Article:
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a peaceful protest

I was 16, and the thought of being forced to mention God as part of the pledge of allegiance was too hypocritical an act for me to play along with. Each day of high school began with this mundane recitation, as most people just stood with their hand jutting from a hip, the other dangling across their chest as they counted out the seconds until they could sit back down. They leaned against desks, and talked through it about what party and where it would be, if there would be a keg or a bonfire in the woods. I recited the words, omitting the "under God" part as a sort of half-baked protest. I was raised to flaunt my family's ramshackle atheism, as a choice of smug pride. We knew better, was the prevailing logic.

But one day, I could not stand and say any of it. It felt so rote, so hollow, so devoid of choice. There was no law that said I was required to say it. I knew this was my right, a form of free speech. My homeroom teacher was a legendary drinker, a trash-talking re…

not any more

The store is not open yet. A truck is parked on the sidewalk outside. Men with armloads of flowers are shoving through the doors, half-sliding across the muddy tiles. I jump in between them and stand with my hands in my pockets. The room stinks of roses and lilies, like cheap perfume. Women in sweaters wear long faces. I try to get their attention. They ignore me, walking in and out of little rooms, their hands empty.

At one point, an old woman wearing half-glasses asks me what I want. I point at some yellow flowers that are not peonies, but something like peonies. Then some purple ones. Four and three, I say. She wraps them in silence, in simple paper. I pay her and she gives me the wrong change - too much. I give it back and her eyebrows are raised. Her face lights up a little. I tell her it will be a long day. I tell her it smells wonderful in the little store. 

Walking through the frozen park, passing playgrounds submerged in dirty snow I think of Misha's gift, the crystal plate for chocolate cakes. I think of my friends in jackets in my old kitchen on 1st Street, throwing back shots of cognac before nine in the morning and then taking the cab down to city hall.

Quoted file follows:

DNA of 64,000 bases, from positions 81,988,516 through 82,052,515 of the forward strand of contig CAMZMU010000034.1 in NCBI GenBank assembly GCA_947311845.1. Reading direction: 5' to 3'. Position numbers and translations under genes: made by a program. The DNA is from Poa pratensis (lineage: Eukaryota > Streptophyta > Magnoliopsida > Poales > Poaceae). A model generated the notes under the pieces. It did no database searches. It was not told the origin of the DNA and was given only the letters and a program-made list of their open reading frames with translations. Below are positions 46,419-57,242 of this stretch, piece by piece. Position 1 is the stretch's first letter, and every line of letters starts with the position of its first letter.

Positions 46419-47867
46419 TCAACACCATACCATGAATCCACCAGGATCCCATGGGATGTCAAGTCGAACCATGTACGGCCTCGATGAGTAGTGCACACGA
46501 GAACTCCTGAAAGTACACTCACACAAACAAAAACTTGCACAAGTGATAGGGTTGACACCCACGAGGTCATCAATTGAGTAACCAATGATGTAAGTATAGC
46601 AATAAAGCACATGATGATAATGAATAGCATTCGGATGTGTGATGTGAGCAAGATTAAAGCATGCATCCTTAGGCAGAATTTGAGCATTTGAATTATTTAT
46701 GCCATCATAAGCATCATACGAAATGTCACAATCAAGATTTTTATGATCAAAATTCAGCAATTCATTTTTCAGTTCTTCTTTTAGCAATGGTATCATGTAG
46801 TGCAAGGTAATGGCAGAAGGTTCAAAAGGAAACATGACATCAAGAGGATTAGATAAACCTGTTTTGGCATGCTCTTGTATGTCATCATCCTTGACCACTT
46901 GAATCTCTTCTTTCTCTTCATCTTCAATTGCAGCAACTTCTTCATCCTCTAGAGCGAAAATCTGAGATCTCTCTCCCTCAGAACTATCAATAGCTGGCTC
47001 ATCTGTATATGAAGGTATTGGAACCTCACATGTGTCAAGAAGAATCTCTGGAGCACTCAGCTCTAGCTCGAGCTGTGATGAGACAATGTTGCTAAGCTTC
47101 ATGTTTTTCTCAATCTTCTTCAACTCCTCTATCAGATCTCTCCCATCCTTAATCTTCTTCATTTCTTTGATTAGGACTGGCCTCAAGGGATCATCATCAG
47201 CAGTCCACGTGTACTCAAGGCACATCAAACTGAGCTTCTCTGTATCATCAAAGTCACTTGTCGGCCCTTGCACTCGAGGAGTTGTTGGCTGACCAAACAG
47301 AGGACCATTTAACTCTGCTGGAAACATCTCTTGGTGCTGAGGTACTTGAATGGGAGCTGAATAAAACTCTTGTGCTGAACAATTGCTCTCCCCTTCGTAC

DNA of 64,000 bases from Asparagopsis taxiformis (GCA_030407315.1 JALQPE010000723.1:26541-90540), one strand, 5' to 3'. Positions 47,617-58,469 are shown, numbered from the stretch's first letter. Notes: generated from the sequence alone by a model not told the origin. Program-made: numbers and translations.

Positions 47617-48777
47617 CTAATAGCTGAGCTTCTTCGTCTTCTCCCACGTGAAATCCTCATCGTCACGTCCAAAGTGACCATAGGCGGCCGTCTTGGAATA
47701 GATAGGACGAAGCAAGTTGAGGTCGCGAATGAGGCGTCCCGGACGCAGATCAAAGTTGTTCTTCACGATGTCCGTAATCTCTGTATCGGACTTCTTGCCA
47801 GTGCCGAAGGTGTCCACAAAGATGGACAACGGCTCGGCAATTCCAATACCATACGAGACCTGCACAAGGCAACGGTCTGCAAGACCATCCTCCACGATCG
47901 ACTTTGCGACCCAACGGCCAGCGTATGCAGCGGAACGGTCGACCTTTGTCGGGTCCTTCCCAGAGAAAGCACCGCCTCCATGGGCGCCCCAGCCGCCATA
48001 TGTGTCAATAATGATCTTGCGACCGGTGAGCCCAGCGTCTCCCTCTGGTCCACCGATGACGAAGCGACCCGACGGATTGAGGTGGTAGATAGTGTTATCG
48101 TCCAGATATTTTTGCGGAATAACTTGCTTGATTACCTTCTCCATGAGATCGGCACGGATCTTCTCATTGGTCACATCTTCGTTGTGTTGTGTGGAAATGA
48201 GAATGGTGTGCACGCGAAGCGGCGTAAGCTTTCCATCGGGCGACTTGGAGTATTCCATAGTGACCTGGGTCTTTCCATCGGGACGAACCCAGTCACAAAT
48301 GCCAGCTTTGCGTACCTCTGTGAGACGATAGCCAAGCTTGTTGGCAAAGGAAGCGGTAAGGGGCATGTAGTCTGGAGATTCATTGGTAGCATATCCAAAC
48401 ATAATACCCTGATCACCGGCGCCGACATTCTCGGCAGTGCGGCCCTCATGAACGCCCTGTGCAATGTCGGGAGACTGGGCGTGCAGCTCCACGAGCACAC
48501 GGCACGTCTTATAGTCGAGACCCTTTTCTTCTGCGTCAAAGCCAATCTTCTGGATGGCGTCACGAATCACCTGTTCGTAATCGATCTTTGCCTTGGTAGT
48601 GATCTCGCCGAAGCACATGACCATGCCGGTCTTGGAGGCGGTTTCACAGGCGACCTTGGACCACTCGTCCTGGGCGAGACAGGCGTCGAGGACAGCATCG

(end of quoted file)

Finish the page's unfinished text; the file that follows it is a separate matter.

No, that was someone else's life. 

I am not the man that got married on Valentine's Day. Not any more. 



Inside, I pull my boots off quietly. I slide into bed next to N, kiss her ears. 
She moves. 
"Happy Valentine's Day." I whisper to her.
She smiles, her eyes still closed.
The paper rustles. 
She reaches, squeezing the little bouquet. 
Somehow it falls off the side of the bed. 
"Oy!" She says, suddenly awake, reaching for them, pulling them carefully back to her pillow.

I make some home fries, scrambled eggs. The patter of the shower, and N brushing her teeth are the only sounds. The flowers are in a vase now, in the center of the kitchen table.

The day passes in silence. I work without listening to music, taking breaks to cube some fresh pumpkin and start it roasting slowly in the oven. Squeezing fresh lemons and blood oranges, I cook down half of the juice with some Russian honey. Mixing them together, they go into the freezer in a metal bowl. It will be sorbet in a few hours. I make a mound of semolina flour on the kitchen table, crack eggs in the center, add a splash of good olive oil and knead the dough. The house smells warm.

I get E from school. She has a message scribbled on a heart to show me. We sit at the kitchen table, as I roll out the pasta into crooked sheets, cutting them into squares. She drops tiny spoonfuls of the pumpkin in their centers, sticking her finger in her mouth to taste them. A plate fills with the tortellini, their points looking like funny hats. 

This is what I will remember next year.





Comments

Banker Chick said…
You must have made the flower lady's day. and E's and N's day too. Sweet new memories.
liv said…
Ranunculus, wonderful flower. Always reminds me of a cross between a peony and a rose.

No, you're not that man anymore. You live in a new world with a new love and a new direction.

How many life's live within one man?
I have just spent the better part of 24 hours reading your entire blog...front to back. I am left feeling raw, helpless, shocked yet hopeful and inspired. I found your blog on the expat forum, researching Moscow. We may be moving there from sunny Florida; returning to the Motherland of our son (adopted from Chelyabinsk).

Your daughter is precious! And N reads as a beautiful, loving and dedicated lady. As I read, the one question that always came up is "how in the world did you meet this woman (E's mother)?! What happened to make her "kidnap" E? How long after did you follow? Please forgive me for asking such personal questions.

You are an amazing man and father! Wow! Tough, brave and hard on the outside, but soft and tender on the inside. That is what a daughter can do to her daddy. And the food?! I was hungry the whole time yet stuffed the whole time reading descriptions and seeing pictures. How does N stay so slim?!

Blessings to you your sweet little family!
Katie

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